NIWRC New Resource! “Special Collections: Missing & Murdered Indigenous Women & Girls”

The National Indigenous Women’s Resource Center (NIWRC) is excited to announce the release of the Special Collections: Missing and Murdered Indigenous Women & Girls in the NIWRC Online Resource Library!

This Special Collection is developed to highlight the issues, concerns, recommendations, and resources for addressing Missing and Murdered Indigenous Women & Girls (MMIWG) within our communities. The Special Collection organizes information, resources, tips and curricula drawn from the wealth of knowledge of NIWRC’s sister organizations, partners, experts from the field, and other allies from the web.



“This toolkit will house resources on cultural issues, national sources, statistics, topical issues and approaches, existing programs, and available material and resources to create awareness and promote important discussions about MMIWG,” said Princella RedCorn, Communication Officer, NIWRC. “We plan to expand this collection as resources and new information become available.”


This Special Collection is primarily designed for domestic violence programs, sexual assault programs, sex trafficking programs, tribal coalitions, tribal leaders, educators, advisors, and community members to obtain resources, education and other materials to use in the development and delivery of services. In addition, families of the missing and murdered Indigenous women & girls may access this toolkit directly. It is intended to assist readers in locating advocates and providing the information they can share with professionals, schools, or resources to use for their own outreach projects. The Special Collection is also a resource for our communities to learn about MMIWG.

VISIT: Special Collection: Missing & Murdered Indigenous Women & Girls-…

EXPLORE: NIWRC’s Online Resource Library, searching by category-


"#Notinvisible, Am I next? and stolen sisters are phrases of the Missing and Murdered Indigenous Women and Girls movement. Often with major social issues, we are wrapped up in statistics and politics. The faces of the women and girls are lost in the numbers, and with their faces are their stories. Until real action is taken the phrases are just words, and unfortunately, meaningful action is not taken by most until it directly affects them. She has a name, she has a face, she is loved, and she is important, the time to act is now. With Indigenous people becoming more vocal in politics and standing up for our values, there is hope for the future that justice will finally be served."—Danielle Reyse Fixico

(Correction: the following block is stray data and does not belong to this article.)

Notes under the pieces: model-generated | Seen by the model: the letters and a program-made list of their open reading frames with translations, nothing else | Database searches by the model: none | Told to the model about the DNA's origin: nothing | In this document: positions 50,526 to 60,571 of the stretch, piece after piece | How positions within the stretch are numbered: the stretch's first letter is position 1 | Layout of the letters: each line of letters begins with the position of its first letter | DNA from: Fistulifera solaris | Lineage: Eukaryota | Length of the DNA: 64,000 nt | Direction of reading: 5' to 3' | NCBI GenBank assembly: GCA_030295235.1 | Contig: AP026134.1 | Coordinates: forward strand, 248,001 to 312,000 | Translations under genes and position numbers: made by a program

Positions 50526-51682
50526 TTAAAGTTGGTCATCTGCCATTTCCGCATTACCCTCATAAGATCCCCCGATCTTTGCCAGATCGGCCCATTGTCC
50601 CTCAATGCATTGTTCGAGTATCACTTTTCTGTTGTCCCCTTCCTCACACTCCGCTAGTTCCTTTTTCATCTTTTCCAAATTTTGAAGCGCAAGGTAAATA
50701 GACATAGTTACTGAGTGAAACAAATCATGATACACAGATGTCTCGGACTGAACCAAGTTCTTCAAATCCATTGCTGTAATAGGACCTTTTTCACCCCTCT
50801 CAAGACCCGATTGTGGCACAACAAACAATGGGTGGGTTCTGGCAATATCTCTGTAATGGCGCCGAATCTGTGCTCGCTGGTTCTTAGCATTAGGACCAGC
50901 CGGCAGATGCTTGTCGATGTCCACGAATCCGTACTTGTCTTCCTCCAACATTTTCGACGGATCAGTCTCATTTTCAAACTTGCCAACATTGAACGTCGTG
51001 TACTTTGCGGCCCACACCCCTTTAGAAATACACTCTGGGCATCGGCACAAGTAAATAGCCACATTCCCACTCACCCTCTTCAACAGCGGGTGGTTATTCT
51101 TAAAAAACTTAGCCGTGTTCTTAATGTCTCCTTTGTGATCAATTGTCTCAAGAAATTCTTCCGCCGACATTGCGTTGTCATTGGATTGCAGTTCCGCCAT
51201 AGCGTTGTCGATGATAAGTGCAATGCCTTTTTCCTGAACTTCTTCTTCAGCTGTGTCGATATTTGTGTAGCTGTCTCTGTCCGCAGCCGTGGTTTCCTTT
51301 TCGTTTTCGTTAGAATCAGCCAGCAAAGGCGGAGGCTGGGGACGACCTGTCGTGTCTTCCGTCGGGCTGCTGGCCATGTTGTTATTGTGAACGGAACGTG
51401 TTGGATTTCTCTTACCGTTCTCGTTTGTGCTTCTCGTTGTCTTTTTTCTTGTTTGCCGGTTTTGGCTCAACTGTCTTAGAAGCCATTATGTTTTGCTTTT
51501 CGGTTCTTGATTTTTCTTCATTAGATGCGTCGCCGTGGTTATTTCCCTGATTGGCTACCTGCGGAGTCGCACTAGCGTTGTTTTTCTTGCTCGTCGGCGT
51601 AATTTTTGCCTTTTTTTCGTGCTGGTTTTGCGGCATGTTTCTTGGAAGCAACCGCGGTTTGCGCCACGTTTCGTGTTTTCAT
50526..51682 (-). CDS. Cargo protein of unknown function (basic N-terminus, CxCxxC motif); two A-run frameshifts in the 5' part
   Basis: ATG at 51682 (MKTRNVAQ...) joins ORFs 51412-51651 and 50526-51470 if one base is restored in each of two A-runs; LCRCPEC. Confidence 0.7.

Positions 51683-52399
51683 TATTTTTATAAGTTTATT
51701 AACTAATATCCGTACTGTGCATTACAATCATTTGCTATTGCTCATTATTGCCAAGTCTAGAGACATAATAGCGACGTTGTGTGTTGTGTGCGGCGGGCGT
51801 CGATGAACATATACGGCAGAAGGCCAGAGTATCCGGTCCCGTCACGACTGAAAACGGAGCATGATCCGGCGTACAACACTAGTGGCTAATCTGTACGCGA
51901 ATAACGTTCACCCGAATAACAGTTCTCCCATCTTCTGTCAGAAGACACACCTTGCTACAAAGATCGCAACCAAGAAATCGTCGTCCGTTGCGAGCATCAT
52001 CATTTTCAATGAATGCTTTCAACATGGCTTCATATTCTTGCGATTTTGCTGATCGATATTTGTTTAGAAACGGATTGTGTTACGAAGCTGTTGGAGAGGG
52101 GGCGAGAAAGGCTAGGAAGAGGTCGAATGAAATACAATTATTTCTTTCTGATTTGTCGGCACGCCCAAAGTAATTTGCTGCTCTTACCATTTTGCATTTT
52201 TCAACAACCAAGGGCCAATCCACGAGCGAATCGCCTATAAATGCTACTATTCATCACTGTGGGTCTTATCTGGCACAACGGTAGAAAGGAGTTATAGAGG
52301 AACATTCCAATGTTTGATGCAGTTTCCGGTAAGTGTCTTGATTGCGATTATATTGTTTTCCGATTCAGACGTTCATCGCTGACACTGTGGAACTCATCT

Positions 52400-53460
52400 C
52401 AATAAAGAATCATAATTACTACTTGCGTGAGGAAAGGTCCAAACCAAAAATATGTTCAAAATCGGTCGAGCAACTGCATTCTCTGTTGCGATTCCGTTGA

About the Artist

Chokma, my name is Danielle Reyse Fixico. I am a proud member of the Chickasaw Nation and descendant of the Muscogee (Creek) Nation. I am 20 years old and a senior Native American studies major, with a focus in art and media, and fine arts minor at the University of Oklahoma. I will be graduating with my bachelor’s degree in December 2019. After graduation, I will be pursuing my graduate degree in fine arts. I will then be pursuing my Ph.D. in Native American art. I hope to be an art professor at a tribal college to inspire more Indigenous artists to use their creative voices to share our culture with the world.

To me, art is a universal language; there is not a dictionary to understand art, it is boundless. A single art piece can have a different meaning for each individual that views it, depending on who they are and what they are facing in their life. Art can be an expression of freedom, it can bring people together, and it can inspire. When words are lost, and action is futile, art always speaks.